The US Department of Agriculture (USDA) has been asked to potentially make “ventilation shutdown plus” – a method that animal rights groups call “blatant cruelty” – the "preferred" method for culling poultry infected with bird flu.
Ventilation shutdown plus (VSD+) is a method of killing that involves turning off the airflow in a barn and cracking up the heat to as high as 48°C (120°F). Animals will slowly but surely die of organ failure or suffocation.
In a recent submission, the National Association of State Departments of Agriculture (NASDA), which represents state-level agriculture departments in the US, has asked the USDA to reconsider making VSD+ the “preferred” method for culling birds in light of the ongoing bird flu outbreak.
“While NASDA understands that VSD+ is permitted in constrained circumstances, NASDA encourages APHIS [the USDA’s Animal and Plant Health Inspection Service] to conduct scientific review on VSD+ as one of the preferred depopulation methods to rapidly eradicate highly contagious diseases,” the letter reads.
In the European Union, killing animals by suffocation or heat stress is deemed as a method that's "highly painful" and "should never be used on welfare grounds."
Over in the US, however, it’s perfectly legal under the right circumstances. Animal rights groups have expressed grave concerns about the use of VSD+ on US farms.
“The ventilation shutdown process can take hours and likely results in severe animal suffering. Intentionally inflicting death in a manner that causes elevated and prolonged distress is unacceptable and does not qualify as ‘euthanasia,’” Dena Jones, director of the farm animal program at the Animal Welfare Institute, said in 2020.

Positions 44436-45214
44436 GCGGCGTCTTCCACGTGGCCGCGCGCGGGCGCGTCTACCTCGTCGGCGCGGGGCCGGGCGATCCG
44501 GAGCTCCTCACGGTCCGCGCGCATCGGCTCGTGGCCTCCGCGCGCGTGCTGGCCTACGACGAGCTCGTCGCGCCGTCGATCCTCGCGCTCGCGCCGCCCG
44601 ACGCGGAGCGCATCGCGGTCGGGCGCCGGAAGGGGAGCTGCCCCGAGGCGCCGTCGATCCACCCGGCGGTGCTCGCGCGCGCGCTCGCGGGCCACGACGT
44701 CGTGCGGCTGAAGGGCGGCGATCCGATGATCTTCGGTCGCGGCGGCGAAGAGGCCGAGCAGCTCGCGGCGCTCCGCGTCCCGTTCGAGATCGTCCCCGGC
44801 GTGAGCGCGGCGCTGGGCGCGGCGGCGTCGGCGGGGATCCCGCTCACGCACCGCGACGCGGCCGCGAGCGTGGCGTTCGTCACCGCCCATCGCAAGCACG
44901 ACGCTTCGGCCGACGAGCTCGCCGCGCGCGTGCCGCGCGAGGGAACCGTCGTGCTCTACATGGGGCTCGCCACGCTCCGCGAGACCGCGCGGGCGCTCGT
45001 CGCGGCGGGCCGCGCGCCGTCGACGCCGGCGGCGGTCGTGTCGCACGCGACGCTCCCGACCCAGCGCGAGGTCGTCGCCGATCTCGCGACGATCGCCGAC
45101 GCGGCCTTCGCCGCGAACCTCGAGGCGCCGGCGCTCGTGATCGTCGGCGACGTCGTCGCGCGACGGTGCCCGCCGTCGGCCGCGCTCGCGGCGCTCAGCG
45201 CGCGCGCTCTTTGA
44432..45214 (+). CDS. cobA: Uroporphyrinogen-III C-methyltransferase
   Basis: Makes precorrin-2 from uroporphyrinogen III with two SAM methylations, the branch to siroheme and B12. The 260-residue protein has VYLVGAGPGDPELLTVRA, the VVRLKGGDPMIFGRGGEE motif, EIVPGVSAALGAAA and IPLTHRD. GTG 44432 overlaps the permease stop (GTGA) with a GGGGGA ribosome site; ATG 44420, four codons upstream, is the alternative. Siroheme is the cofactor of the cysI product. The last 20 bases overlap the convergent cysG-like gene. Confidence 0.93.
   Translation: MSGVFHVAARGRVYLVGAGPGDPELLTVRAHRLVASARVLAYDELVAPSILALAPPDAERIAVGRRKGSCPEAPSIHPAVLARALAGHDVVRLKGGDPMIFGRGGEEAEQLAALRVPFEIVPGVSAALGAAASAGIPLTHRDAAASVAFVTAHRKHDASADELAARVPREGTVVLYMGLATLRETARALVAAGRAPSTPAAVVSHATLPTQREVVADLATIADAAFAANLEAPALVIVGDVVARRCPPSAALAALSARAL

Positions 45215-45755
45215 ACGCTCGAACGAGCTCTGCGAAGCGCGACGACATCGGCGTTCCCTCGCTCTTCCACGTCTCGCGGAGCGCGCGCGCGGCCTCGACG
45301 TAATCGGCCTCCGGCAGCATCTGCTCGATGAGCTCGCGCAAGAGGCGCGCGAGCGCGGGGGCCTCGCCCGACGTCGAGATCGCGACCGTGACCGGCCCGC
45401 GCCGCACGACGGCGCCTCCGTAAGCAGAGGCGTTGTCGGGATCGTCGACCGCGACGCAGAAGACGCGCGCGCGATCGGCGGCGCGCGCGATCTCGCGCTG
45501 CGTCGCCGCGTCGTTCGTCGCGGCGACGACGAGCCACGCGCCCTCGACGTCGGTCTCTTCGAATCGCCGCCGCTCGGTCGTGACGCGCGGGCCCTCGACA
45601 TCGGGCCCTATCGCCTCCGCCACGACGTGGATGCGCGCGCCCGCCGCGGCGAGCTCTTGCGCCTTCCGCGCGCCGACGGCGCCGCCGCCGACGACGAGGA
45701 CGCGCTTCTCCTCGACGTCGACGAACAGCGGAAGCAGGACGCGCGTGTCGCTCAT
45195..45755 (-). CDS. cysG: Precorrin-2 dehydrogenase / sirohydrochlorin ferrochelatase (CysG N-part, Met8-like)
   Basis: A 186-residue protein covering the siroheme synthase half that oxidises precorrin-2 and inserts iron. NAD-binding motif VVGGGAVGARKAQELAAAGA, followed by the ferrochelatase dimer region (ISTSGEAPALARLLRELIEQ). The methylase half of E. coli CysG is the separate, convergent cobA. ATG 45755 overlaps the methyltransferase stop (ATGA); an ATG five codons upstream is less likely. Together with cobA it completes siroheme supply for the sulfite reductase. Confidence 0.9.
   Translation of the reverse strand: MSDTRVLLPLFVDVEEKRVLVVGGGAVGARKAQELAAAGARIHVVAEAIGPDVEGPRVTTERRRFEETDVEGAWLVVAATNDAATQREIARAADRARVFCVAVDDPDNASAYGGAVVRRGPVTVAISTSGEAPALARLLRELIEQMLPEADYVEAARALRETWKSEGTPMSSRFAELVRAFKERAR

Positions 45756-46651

“No animal should ever endure hours of suffering to die in extreme heat. But in 2022 alone, millions of chickens have died through this horrific practice,” the Humane League recently said on their website.
Several countries around the world are currently being impacted by an especially severe outbreak of avian flu that’s led to the culling of millions of birds. It is possible that the virus can infect people, but it’s not considered to be a major threat to humans (at least not yet).
While NASDA is pushing the USDA to reassess their stance on VSD+ to control this epidemic, it argues that it does not favor any single method of slaughter.
“NASDA does not endorse single methods of depopulation, rather NASDA supports considering the uniqueness of each region, state, and farm when making decisions regarding depopulation and recommends using methods that minimize the loss of life to animals,” NASDA said, as reported in The Guardian.